Republican gubernatorial candidate and Virginia state Sen. Amanda Chase filed a lawsuit against the commonwealth's Republican Party on Tuesday over its move to hold a nomination convention instead of a primary.
"Currently, the Republican Party of Virginia has chosen a method that is illegal under the Governor's current executive orders and is secretly planning to chose the statewide nominees themselves, bypassing the people of Virginia," Chase said in a statement. "I will not stand for this. The people should be allowed to vote on Republican nominees."
Chase is part of a crowded GOP gubernatorial primary but made national news when she was censured over comments appearing to show support for the rioters who attacked the Capitol last month.
The lawsuit comes ahead of a scheduled meeting of the Republican State Central Committee on Feb. 27, when they are expected to decide on the convention's format. Due to the state's coronavirus restrictions, the committee will likely try to decide whether to put on an unassembled convention.
The committee had originally agreed late last year to hold a convention instead of a traditional primary to select the gubernatorial nominee, but a second vote for the event to be held virtually failed.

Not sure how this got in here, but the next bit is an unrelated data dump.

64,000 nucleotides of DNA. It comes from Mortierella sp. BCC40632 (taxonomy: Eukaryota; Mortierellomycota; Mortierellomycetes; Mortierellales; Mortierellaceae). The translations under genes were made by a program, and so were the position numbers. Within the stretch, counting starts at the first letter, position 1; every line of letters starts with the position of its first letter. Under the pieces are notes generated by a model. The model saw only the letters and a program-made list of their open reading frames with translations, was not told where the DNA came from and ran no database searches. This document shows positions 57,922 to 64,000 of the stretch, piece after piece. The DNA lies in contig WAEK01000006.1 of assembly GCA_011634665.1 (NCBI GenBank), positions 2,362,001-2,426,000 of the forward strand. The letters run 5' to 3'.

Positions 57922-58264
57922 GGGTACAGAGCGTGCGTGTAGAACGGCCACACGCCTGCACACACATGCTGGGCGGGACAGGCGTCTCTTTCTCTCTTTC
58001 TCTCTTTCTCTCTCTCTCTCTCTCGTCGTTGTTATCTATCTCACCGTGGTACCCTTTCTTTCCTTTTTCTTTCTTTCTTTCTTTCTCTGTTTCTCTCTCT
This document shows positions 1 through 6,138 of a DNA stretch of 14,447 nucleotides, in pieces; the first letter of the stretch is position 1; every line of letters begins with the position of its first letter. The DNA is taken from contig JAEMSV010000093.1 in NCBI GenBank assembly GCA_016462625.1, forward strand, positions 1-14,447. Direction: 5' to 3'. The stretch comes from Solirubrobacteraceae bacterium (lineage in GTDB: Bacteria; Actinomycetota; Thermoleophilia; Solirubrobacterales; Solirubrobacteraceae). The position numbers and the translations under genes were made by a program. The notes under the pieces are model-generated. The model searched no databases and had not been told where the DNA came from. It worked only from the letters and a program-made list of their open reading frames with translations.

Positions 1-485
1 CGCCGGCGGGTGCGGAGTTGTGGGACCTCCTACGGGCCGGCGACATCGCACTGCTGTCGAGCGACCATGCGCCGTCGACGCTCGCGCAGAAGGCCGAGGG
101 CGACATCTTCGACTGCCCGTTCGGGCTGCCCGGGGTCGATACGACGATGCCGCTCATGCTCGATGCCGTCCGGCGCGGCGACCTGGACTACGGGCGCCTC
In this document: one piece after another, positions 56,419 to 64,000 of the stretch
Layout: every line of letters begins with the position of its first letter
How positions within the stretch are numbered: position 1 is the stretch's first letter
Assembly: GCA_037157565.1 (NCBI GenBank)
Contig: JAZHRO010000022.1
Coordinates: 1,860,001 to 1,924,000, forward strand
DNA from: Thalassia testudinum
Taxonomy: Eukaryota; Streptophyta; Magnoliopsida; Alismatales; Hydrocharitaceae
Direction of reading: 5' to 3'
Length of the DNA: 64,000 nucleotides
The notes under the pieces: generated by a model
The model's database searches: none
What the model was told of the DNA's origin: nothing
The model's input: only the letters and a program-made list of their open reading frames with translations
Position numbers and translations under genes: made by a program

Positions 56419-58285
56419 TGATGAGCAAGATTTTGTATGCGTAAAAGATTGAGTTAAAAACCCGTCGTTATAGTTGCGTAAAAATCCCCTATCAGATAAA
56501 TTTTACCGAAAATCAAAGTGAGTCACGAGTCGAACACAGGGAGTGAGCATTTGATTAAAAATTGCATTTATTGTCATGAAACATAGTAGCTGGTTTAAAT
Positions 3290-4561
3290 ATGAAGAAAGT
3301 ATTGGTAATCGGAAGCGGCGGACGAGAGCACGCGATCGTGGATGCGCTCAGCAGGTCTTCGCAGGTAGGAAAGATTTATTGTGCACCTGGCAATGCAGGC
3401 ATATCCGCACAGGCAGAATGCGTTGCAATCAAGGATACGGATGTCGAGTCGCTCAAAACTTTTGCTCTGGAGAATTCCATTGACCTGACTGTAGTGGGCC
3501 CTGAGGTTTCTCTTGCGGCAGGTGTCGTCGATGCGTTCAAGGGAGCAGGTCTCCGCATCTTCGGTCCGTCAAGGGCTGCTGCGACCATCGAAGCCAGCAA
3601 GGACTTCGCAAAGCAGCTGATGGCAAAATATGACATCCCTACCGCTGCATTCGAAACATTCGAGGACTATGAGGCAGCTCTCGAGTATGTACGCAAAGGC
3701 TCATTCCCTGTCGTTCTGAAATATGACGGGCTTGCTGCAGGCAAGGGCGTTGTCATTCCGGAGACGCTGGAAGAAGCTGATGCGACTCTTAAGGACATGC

The Virginia Republican Party has until Feb. 23 to tell the Board of Elections whether it will be using a primary nomination method.
The party's chairman, Rich Anderson, wrote in a letter to committee members last month that he was concerned the committee would not be able to reach a consensus on how to proceed, which would leave the executive committee with the decision to choose the nominee.
“That will require that our three statewide nominees be selected by the State Central Committee (SCC), which will take on the perception of party bosses huddled in a smoke-filled backroom," Anderson wrote, according to Virginia Scope.